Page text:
The Origins of Philosophy

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I'm here to answer your questions and to encourage conversation on Philosophical Chat.

Who invented Philosophy and where did it start?

Philosophy is like a way of thinking that’s been around for ages. It’s difficult to attribute the invention of philosophy to a single individual, as it is an intellectual pursuit that has evolved over time, with various famous philosophers contributing to its development. Philosophy can be traced back to several ancient civilisations, including the Greeks, Indians, and Chinese.

In the West, we usually think of the ancient Greeks as the starting point, with this group called the Pre-Socratic philosophers, who lived between the 6th and 5th centuries BCE. Thales of Miletus, who is often considered the first philosopher in the Western tradition, is famous for attempting to explain natural phenomena without resorting to mythology. Other Pre-Socratic philosophers, like Anaximander, Anaximenes, and Pythagoras, also made significant contributions to the development of philosophical thought.

In the Indian tradition, philosophy can be traced back to the ancient texts known as the Vedas, which date back to around 1500-1000 BCE. Over time, various schools of thought, such as Hinduism, Buddhism, and Jainism, emerged, each with its own philosophical teachings. I’m sure we’ll look at these in other posts eventually.

Over in China, the foundations of philosophy were laid down during the Spring and Autumn Period (770-476 BCE) and the Warring States Period (475-221 BCE). Confucius, Laozi, and Mozi were some of the prominent philosophers who contributed to the development of Chinese thought. We’ll cover these traditions too.

But every civilisation has it’s philosophies, both studied as formal “schools of thought”, and culturally ingrained as ideologies and traditions. All of these are open for discussion and research on Philosophical Chat!

Basically, philosophy has its roots in multiple ancient civilisations, and its development has been shaped by countless thinkers over the centuries.

OK… But are there any obvious differences between Western and Eastern philosophies?

Totally! There are some pretty noticeable differences between Western and Eastern philosophies, although it’s important to remember that each tradition has loads of variety within it too. But generally, here’s a quick rundown of some key differences:

1. Focus: Western philosophy often puts a lot of emphasis on logic, reason, and the scientific method. It’s all about getting to the truth and understanding the world around us. Eastern philosophy, on the other hand, often focuses more on spirituality, inner harmony, and the connection between humans and the universe.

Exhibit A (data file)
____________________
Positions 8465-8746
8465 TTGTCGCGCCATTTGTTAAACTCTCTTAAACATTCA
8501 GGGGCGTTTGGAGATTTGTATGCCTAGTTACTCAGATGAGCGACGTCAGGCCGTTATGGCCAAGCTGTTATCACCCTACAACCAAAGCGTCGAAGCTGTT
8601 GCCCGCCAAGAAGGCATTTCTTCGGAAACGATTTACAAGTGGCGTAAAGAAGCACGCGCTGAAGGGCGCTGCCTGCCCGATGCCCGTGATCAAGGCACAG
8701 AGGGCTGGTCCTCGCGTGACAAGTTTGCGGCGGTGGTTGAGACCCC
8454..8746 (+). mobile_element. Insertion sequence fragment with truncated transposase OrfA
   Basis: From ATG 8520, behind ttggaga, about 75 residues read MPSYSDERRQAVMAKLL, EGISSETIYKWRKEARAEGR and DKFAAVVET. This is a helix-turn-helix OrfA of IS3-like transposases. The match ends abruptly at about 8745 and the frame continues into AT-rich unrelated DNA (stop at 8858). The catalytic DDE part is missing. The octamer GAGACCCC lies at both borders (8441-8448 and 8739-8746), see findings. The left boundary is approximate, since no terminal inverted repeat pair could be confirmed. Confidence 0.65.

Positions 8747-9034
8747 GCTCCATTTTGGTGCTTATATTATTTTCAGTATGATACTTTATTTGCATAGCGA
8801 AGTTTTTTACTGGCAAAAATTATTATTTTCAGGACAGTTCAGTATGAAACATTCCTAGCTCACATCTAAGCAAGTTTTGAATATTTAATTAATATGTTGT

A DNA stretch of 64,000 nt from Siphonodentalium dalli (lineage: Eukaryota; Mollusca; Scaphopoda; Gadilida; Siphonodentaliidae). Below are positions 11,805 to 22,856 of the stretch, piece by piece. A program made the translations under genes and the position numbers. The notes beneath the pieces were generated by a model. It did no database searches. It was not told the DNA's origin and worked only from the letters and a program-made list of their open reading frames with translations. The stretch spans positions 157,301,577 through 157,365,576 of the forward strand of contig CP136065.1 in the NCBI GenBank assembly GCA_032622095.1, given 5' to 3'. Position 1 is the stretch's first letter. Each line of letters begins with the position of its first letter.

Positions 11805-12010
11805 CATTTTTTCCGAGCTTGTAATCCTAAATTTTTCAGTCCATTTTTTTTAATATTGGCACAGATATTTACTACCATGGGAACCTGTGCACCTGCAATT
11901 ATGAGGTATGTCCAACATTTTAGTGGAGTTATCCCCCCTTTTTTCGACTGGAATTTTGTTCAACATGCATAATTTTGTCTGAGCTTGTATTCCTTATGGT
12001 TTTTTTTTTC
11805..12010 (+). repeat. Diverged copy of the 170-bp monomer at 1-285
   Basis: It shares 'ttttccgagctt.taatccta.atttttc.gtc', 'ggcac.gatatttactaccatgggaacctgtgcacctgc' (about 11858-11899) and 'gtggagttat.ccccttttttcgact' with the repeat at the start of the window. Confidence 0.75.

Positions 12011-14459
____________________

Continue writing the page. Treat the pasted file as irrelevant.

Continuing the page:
2. Individualism vs. Collectivism: Western philosophers tend to be more into individualism, where the self and personal freedom are super important. Eastern philosophies usually lean more towards collectivism, where the group and social harmony matter a lot.

3. Religion: Western philosophy, especially in its earlier days, was often closely tied to Christianity. In the East, you’ve got a whole bunch of different religious and spiritual traditions, like Buddhism, Taoism, and Hinduism, that have influenced philosophical thought.

4. Ethics: In the West, you’ll often find moral theories based on rules or principles, like Kant’s deontological ethics or utilitarianism. Eastern ethics tend to focus more on virtues, personal development, and the cultivation of moral character.

But remember, these are just generalisations, and there’s always going to be plenty of overlap and exceptions. Philosophy is a massive, rich and diverse field, and that’s what makes it so awesome!

Co-authored/edited by Steffan and Sophi

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1 thought on “The Origins of Philosophy”

  1. Philosophy is more of a discipline than something that was invented. It’s a bit like asking “When was science invented”. So maybe it’s more appropriate to answer the question, “Who was the earliest philosopher?” Sophi’s answer isn’t wrong but it’s not entirely correct either. In reality it’s probable that people were pondering big questions about the natural world and our existence in it for many tens of thousands of years. Religion and the rise of beliefs in gods could be considered to be evidence of mankind’s struggle to grasp an understanding of our place in the universe.
    As we move through time, we have liked to believe we are nearing an end point where we have the answers to questions such as, “What is the meaning of life?” Science, of course, is now how some of us hope to answer these questions, rather than religion.
    But, is religion becoming outdated? It could be argued that faith in scientific advancement isn’t too different to faith in a god. I’m sure we’ll delve further into this in future posts.
    Have your say here.

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